Tuesday, September 29, 2009

Dual Immersion Conference

I was not at school today, as I was attending the aforementioned conference. We received training and materials for teaching math in Chinese as well as heard from Dr. Myriam Mett of the National Foreign Language Center. 

We learned about Chinese curriculum coming form Susan Gong and her team at BYU that integrates the first grade core into a series of 35 books, giving the new language meaningful context and a presentable format. The books are currently being printed and will be in our classrooms sometime next week.

Everyone is still learning how to best teach in this immersion program, and it's exciting to be among the first in the nation to be doing so.  We're part of something quite revolutionary, something to which so many are committed to help make succeed. Thank you for your patience as we continue to learn and improve one day at time :)

I was just thinking today how incredible that the kids are already starting to produce language. The first stage in learning by immersion is the input stage. With Chinese being such a foreign sounding tongue, this input stage seems to be a bit longer before they connect meaning with the sound, store the sound and meaning together in their brain, and start to use it in applicable situations. 

But just yesterday I heard students telling each other to "lai" instead of saying it in English, telling each other dui bu qi and mei guan xi, and writing beautiful characters. It makes me get goosebumps almost to think of the opportunities I have been given and these kids will be given by being able to communicate, see, and understand the world in this beautiful language and culture. All efforts are worth it.

Many are still in mostly the input stage, so don't be alarmed if you don't hear them producing whole sentences or even some of the vocabulary. As we repeatedly use it in class and I give them more opportunities to hear it, associate it, and become comfortable with it, they will begin to speak.

At school today your child learned about traditions and legends associated with the Mid-Autumn or Moon Festival, and should have brought home a story they made about it as well as a puppet they can introduce themselves with . "Ni hao! Wo jiao_______"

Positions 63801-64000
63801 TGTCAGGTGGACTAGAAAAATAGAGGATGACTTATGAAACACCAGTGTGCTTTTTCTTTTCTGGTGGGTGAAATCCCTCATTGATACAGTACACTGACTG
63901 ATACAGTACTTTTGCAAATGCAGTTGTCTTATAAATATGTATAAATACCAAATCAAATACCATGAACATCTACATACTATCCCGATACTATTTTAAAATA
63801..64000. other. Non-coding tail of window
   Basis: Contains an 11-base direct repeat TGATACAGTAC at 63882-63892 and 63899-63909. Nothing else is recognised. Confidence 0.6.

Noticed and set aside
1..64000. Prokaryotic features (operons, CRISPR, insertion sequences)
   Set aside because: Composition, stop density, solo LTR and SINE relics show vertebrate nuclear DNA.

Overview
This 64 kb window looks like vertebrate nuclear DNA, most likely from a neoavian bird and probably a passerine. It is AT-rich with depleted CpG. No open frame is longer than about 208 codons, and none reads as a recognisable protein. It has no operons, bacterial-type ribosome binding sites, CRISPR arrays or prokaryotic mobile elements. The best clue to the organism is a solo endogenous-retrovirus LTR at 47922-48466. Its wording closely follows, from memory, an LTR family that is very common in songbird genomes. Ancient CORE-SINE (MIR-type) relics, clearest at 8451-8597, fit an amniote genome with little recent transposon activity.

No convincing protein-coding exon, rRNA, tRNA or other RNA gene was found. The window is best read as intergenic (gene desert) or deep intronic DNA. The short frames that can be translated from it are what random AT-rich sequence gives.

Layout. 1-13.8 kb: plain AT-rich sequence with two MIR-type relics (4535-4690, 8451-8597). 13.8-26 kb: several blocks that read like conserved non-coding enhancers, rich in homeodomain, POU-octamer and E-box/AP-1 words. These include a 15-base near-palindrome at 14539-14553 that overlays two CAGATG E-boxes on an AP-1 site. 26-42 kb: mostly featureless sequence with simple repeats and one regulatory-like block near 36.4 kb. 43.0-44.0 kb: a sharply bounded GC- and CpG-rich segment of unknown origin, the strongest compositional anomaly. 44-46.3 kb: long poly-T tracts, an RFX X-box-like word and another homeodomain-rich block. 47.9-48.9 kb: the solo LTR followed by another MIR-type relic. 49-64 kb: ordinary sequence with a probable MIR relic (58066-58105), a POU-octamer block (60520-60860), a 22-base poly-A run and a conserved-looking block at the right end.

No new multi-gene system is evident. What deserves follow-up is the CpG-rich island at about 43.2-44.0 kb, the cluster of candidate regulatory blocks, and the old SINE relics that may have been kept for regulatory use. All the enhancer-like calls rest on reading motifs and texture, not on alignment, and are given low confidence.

Monday, September 28, 2009

What do you see?

We're about to start a book making project based off Eric Carle's Brown Bear Brown Bear. We read it today and practiced saying "What to do you see?" in Chinese.
Ni kan jian shenme? 

They already know "ni" (you) "kan" (see) and "shenme" (what). The extra "jian" is a way of emphasizing that you are both looking and seeing. Like saying that you are looking to the point of seeing.

In small groups we worked with shapes, recognizing characters, and how to write characters.
They should now be familiar with the following characters.

你 ni     好 hao        我 wo         是shi              月yue                   日ri         
you          good       me/I      am/to be     moon/month        day/sun       


It might be helpful to print them out and make flash cards or hang them somewhere your child can see so they become familiar with the characters and associated sounds and meaning.

Tuesday, September 22, 2009

Hooray for technology

Today I met with the other 7 Chinese Utah teachers also doing the first year of this immersion program. It was agreed that one of the hardest things, no matter what school or how long the teacher had previously taught, is classroom management. It is just plain hard for first graders to focus. And to a completely foreign language even harder. Then ask them to learn correct behavior in this unfamiliar tongue, and, well, it's a challenge. This is where parent volunteers and parent discussions with your child help so much.  So thank you for all you're doing. As they start to get more and more vocabulary, while having correct behavior reinforced and undesired behavior have consequences, they will get it.